Genevieve Bell is an Australian anthropologist best known for her work at the intersection of cultural practice and technology development. Bell is the Director of the 3A Institute (3Ai) and a Distinguished Professor at the Australian National University (ANU), as well as a Vice President and Senior Fellow at Intel Corporation. Bell is a highly regarded industry expert and a frequent commentator on the intersection of culture and technology. She has been featured in publications such as Wired, Forbes, The Atlantic, Fast Company, the Wall Street Journal and the New York Times. She is also a sought-after public speaker and panellist at technology conferences worldwide for the insights she has gained from extensive international fieldwork and research.
Genevieve joined the ANU in 2017, after having spent 18 years in Silicon Valley helping guide Intel’s product development by developing the company’s social science and design research capabilities.
Genevieve established the 3A Institute in collaboration with CSIRO’s Data61 with the mission of building a new branch of engineering to effectively and ethically manage the impact of artificial intelligence (AI) on humanity through better design and management of technology.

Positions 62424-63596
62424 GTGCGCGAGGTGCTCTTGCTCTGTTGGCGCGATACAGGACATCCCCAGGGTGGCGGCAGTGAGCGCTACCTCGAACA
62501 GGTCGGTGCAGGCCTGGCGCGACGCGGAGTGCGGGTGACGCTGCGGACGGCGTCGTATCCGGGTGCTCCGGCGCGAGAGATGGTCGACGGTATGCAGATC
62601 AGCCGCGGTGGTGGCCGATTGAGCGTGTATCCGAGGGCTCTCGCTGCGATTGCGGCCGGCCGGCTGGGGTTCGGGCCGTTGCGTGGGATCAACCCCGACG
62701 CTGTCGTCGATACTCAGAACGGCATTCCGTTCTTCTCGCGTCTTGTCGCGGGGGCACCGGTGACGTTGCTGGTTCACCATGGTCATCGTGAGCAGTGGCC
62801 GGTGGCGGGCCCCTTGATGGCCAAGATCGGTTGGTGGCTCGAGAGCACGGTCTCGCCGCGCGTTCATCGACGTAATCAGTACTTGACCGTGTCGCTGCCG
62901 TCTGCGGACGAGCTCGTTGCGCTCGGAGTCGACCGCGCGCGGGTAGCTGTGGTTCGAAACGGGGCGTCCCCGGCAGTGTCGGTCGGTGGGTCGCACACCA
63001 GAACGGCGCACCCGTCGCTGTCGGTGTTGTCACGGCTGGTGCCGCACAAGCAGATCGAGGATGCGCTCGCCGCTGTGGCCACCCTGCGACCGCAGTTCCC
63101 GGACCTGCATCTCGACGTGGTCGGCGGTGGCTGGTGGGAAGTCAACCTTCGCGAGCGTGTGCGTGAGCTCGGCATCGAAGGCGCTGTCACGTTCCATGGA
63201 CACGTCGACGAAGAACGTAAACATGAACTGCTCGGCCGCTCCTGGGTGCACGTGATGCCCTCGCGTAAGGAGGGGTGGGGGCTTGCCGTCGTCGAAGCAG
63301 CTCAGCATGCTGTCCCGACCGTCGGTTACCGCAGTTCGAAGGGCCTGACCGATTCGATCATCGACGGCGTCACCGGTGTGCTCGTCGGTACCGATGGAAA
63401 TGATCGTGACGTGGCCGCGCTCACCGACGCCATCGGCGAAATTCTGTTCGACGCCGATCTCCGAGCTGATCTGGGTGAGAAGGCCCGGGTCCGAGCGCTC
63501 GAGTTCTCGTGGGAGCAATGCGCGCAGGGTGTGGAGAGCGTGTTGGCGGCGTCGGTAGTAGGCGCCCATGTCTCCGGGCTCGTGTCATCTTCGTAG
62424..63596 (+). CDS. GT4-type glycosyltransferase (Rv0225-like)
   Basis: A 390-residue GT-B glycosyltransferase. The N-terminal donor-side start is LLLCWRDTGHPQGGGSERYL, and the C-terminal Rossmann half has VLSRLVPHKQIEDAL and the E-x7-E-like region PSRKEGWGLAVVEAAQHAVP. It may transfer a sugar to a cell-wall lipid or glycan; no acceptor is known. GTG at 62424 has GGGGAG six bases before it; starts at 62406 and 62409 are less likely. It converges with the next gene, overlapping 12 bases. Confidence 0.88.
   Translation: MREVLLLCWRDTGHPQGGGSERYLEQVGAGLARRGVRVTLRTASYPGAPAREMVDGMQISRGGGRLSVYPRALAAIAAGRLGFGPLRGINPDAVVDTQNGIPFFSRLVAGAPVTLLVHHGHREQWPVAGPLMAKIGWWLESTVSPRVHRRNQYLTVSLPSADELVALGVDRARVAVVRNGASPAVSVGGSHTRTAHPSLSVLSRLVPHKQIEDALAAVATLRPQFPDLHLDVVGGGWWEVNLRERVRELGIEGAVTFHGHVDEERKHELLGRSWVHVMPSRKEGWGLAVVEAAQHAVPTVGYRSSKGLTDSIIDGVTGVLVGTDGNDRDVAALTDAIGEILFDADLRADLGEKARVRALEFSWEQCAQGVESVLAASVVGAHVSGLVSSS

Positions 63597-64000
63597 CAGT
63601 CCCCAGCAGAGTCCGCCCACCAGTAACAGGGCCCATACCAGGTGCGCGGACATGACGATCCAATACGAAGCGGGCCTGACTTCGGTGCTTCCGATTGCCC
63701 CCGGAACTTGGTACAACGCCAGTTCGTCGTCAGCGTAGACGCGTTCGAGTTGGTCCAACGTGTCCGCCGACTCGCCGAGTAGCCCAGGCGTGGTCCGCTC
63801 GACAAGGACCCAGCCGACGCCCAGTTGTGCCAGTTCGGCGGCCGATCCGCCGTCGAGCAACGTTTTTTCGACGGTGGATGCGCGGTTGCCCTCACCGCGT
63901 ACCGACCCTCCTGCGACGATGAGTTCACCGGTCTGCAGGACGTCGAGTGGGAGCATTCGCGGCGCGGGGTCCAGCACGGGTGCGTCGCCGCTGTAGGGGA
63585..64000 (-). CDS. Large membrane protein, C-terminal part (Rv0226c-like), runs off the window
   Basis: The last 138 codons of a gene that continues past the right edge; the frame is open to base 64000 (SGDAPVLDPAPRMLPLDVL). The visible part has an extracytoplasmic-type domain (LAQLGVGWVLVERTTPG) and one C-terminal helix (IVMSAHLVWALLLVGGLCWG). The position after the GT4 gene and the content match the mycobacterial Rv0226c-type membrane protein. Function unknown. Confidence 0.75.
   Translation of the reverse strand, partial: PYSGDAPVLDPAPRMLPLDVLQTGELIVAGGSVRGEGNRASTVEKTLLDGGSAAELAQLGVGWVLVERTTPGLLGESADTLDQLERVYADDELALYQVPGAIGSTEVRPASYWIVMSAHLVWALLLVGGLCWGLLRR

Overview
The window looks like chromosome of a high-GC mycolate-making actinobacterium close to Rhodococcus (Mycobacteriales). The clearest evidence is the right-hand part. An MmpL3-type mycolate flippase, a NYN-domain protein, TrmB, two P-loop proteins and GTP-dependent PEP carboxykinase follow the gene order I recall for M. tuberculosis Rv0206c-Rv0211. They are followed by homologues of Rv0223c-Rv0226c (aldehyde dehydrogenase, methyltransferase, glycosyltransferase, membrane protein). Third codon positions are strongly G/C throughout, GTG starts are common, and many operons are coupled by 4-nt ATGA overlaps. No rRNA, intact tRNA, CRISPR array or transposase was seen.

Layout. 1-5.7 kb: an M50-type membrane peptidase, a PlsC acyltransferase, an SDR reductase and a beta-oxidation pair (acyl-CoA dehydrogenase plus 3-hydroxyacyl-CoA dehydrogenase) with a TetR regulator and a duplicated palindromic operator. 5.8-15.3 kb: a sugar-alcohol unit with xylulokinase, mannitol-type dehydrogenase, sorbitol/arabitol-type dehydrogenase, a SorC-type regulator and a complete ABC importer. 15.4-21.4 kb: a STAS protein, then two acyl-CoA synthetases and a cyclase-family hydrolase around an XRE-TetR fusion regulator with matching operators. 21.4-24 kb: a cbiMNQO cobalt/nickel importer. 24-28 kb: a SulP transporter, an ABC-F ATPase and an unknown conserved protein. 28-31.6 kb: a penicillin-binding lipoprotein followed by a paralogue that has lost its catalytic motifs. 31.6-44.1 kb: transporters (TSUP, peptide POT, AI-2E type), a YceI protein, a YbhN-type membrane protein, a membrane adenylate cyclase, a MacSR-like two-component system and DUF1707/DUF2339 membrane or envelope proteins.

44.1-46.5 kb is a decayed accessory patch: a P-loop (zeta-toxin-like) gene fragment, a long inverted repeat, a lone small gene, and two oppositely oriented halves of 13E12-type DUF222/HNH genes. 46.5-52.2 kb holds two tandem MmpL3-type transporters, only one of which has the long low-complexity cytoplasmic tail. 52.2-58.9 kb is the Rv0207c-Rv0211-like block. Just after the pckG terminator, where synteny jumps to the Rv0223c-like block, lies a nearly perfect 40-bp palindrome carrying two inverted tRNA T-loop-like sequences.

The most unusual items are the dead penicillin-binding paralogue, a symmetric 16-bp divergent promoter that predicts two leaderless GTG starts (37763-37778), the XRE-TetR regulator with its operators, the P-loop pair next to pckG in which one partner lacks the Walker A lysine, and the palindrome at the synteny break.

Genevieve is an influential voice within academia, industry and government. She currently holds the ANU’s inaugural Florence Violet McKenzie Chair in honour of Australia’s first female electrical engineer and presented the highly acclaimed ABC Boyer Lectures for 2017. She is a Non-Executive Director of the Commonwealth Bank of Australia Board, member of the Prime Minister’s National Science and Technology Council and Fellow of the Australian Academy of Technology and Engineering (ATSE). In 2020, Bell was appointed an Officer of the Order of Australia, for distinguished service to education, particularly to the social sciences and cultural anthropology, and was named the first Engelbart Distinguished Fellow at SRI International
Genevieve completed her PhD in cultural anthropology at Stanford University in 1998.